Album review: The Sisters of Mercy - Floodland (WEA, 1987)
Described by many as perhaps the quintessential 80s goth album, the second outing by The Sisters of Mercy offers a striking difference to their previous works. By this point the band of previous years had essentially been reduced to Andrew Eldritch and the drum machine known as "Dr. Avalanche". Accompanying him was the controversial Patricia Morrison, former Gun Club bassist (who supposedly played no actual bass on the album), the New York Choral Society, and a small selection of other guest session musicians. It comes as no suprise then, that Floodland is entirely a studio creation and no live dates were performed to support it (After their 1985 "farewell" show at The Royal Albert Hall, The Sisters didn't return to the stage at all until 1990) .
This album is all about one thing: BIG and BOMBASTIC songs with production values to match. Eldritch teams up with Meatloaf producer Jim Steinman on the singles "Dominion/ Mother Russia" and "This Corrosion". The first opens the album and will tell you everything you need to know about it: it is at once silly and glorious. Gloriously silly. BIG 80s sounding drums and reverbs abound as well as saxophones and brilliantly pompous vocals and synths. "This Corrosion" on the other hand, would be great if it didn't take around 11 minutes to make its point. I like long songs, but there's only so much of this one I can personally take now. The other "hit" track from this album is of course "Lucretia", driven by a propulsive (and programmed) bassline and yet more big choruses. Now that those tracks have been dealt with, we can turn our attention to the real strengths of this album, the non hit single tracks. These include the duo of the sinister "Flood I" and its absolutely MASSIVE sounding partner "Flood II", and "Driven Like the Snow" which after all the times I've heard it never fails to hit me where it hurts the most. The piano/vocal ballad "1959" I can take or leave depending on my mood, while "Never Land" finishes the album on a magnificently creepy and ambiguous note.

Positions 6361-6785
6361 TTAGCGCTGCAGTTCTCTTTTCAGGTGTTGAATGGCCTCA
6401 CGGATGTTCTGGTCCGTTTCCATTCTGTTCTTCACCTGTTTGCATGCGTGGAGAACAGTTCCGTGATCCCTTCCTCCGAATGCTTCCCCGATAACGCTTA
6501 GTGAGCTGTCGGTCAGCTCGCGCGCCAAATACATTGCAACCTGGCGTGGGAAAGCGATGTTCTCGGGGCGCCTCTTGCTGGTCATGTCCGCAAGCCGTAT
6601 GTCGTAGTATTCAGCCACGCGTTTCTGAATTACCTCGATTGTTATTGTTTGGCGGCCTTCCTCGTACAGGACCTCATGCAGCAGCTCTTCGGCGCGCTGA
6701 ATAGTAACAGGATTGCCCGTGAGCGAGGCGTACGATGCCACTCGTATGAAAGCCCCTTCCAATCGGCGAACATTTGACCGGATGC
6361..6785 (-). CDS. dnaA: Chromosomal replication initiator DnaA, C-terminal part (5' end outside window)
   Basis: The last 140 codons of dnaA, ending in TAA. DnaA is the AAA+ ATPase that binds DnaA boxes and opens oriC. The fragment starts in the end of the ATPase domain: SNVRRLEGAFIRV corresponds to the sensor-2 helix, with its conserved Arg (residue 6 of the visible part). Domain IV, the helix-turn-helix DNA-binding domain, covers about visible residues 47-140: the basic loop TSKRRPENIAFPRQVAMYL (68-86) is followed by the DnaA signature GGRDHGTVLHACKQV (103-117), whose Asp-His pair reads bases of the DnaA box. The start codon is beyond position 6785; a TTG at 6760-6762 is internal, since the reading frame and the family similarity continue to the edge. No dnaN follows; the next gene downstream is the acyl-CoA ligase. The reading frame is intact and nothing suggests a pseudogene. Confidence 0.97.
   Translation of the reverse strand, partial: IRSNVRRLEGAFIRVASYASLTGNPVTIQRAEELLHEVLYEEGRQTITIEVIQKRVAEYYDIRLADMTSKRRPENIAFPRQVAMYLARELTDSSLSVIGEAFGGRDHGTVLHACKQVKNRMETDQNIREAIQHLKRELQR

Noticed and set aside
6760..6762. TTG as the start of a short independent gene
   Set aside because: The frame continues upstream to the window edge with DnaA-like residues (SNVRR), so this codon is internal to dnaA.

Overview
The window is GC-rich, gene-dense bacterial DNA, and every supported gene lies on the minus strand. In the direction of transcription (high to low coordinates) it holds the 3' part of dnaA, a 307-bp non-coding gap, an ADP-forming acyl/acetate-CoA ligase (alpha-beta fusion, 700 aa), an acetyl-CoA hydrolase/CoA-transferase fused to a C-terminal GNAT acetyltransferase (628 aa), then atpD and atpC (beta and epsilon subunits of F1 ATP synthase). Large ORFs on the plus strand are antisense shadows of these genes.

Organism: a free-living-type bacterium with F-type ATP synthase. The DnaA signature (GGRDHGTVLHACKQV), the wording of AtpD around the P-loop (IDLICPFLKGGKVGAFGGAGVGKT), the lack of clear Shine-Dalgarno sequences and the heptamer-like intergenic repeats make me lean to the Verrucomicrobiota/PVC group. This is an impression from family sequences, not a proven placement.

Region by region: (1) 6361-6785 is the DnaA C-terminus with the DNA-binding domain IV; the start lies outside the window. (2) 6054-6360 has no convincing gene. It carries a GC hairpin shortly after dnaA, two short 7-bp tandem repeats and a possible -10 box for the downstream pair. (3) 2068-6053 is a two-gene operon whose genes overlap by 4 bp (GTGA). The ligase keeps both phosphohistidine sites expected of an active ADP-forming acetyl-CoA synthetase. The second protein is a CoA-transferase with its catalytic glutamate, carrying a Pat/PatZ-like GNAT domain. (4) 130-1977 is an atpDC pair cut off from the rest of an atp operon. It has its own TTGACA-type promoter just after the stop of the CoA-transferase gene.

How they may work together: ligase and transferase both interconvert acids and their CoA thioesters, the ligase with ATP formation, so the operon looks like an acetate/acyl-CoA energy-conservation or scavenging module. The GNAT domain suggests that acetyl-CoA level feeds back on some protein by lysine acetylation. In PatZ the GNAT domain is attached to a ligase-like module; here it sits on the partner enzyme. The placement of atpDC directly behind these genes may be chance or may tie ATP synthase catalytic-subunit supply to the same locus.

Andrew Eldritch has always been a fine songwriter and on parts of this album he really proves his worth, perhaps more than ever. Especially in the lyrical department, but the hooks and arrangements are no less epic and powerful. With all the overblown attitude surrounding this album I admit I sometimes forget just how great it really is. One of my favourite albums ever, in fact. The reissue of it is well worth picking up, as along with the obligatory B-sides ("Torch" and "Colours") you get the "full" (and apparently fake) 10 minute version of "Never Land" and perhaps the finest possible example of The Sisters doing a cover that completely destroys the original in every way as they always do so well: an amazing version of Hot Chocolate's "Emma", recorded before the original lineup split. Despite their current state of near non existence (regular touring yet no new releases since 1993), The Sisters of Mercy were at the top of their game in the mid-late 80s and there's no better testimony to that than "Floodland".